Lastly, we also paid attention to another unique situation for our team.  Unlike many of the groups, we had to pay for a portion of the attendance in advance, and food and beverage fees were not directly linked to attendance figures.  For this reason, it was very important to continuously reassess turnout and touch base with staff from Dave and Busters to amend the anticipated attendance figures, so we would not lose any additional profit by overpaying or over ordering food or game cards.


Overall, our team was lucky because every member was willing to work cohesively toward a common goal.  In the short time frame that we were offered, our team was able to come up with impressive results.  The most fulfilling part of this project is that all proceeds went to a charity that our team passionately supports.  What a great culmination to our MBA degree.




Team 5 Clearbrook

Description of the Project

Our group worked to raise money for the Clearbrook center.  With the limited time, that we had to complete the project we planned a project with little complexity to reduce risk.  After meeting with the event coordinator at Clearbrook we decided on doing a “dine and donate” with Berry-Yo in Arlington Heights on July 25th.  10% of all sales that day went to Clearbrook if they mentioned Clearbrook at the register. We also worked with the Clearbrook IT department to be set up an online donation page that would be open until the beginning of August.  The donation page helped eliminate fees and donations were able to go directly to Clearbrook.

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Factual Analysis

The objective of the project was to hold a profit sharing event where a certain % of the sales would be donated to the Clearbrook.  The event was a great success due to careful planning and effective completion of all the activities listed in the implementation plan.  Our group not only held a physical event at the Berry-Yo frozen yogurt restaurant but also ran an online donation campaign.  Once we met with the Clearbrook event coordinator and discussed all the potential restaurants that we could partner up with to hold the event, we decided to contact Berry-Yo, the frozen yogurt place in the suburbs.  Berry-Yo is owned by three siblings who have a strong sense of family and try to give back to their community as much as they can.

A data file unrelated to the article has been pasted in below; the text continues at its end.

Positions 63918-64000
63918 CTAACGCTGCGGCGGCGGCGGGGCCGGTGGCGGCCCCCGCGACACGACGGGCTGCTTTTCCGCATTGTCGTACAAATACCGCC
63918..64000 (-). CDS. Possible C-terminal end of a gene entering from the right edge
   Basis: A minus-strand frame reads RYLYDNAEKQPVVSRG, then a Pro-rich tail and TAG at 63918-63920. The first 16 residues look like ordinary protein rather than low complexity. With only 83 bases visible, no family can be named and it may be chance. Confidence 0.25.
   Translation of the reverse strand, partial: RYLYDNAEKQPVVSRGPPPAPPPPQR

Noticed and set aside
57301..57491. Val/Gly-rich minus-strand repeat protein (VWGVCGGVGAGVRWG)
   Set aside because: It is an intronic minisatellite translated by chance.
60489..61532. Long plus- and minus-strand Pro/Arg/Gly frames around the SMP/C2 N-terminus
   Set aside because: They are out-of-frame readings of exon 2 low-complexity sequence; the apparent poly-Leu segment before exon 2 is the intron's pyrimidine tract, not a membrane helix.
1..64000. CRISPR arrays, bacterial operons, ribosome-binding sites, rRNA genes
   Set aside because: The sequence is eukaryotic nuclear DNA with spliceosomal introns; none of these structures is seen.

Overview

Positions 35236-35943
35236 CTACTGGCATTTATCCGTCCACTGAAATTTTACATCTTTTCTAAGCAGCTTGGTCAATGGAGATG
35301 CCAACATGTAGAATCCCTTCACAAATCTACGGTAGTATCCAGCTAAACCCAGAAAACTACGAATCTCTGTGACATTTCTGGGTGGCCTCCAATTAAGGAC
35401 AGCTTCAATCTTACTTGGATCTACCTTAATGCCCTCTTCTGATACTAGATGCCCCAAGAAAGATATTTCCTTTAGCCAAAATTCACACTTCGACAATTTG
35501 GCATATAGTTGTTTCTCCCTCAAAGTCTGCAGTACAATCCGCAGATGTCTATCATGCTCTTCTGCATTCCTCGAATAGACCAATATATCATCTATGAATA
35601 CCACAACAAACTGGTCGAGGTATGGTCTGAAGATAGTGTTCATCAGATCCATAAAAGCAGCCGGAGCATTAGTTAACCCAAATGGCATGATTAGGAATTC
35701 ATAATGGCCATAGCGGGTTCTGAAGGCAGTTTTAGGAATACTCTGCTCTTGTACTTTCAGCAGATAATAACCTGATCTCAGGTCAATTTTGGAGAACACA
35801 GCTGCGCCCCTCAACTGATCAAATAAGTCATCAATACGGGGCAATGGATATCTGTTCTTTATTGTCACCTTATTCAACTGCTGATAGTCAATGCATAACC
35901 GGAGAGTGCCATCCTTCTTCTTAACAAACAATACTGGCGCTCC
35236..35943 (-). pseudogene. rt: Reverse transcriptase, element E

Once we locked the date for the event, we decided on an online donation host (which was done directly through Clearbrook), and started contacting our networks and publicizing the event. Berry-Yo owners were very supporting of our cause and posted an announcement of our event on their Facebook page, as well as advertised it in the local chamber of commerce newsletter.  The event went extremely well.  We had wonderful weather (a huge uncontrollable risk) and good amount of people that came (we estimated over 300 people streamed through the restaurant), bought ice cream and were willing to support our fundraiser.  During the event we passed out flyers and asked people to mention Clearbrook at the register.  We received very positive response even from strangers, as most people were very receptive and happy to help us raise money.  Our most likely prediction for raising money was $500 and our best case was $1000. We raised over $1250 thanks to all of the people that came to eat some ice cream and those that donated online.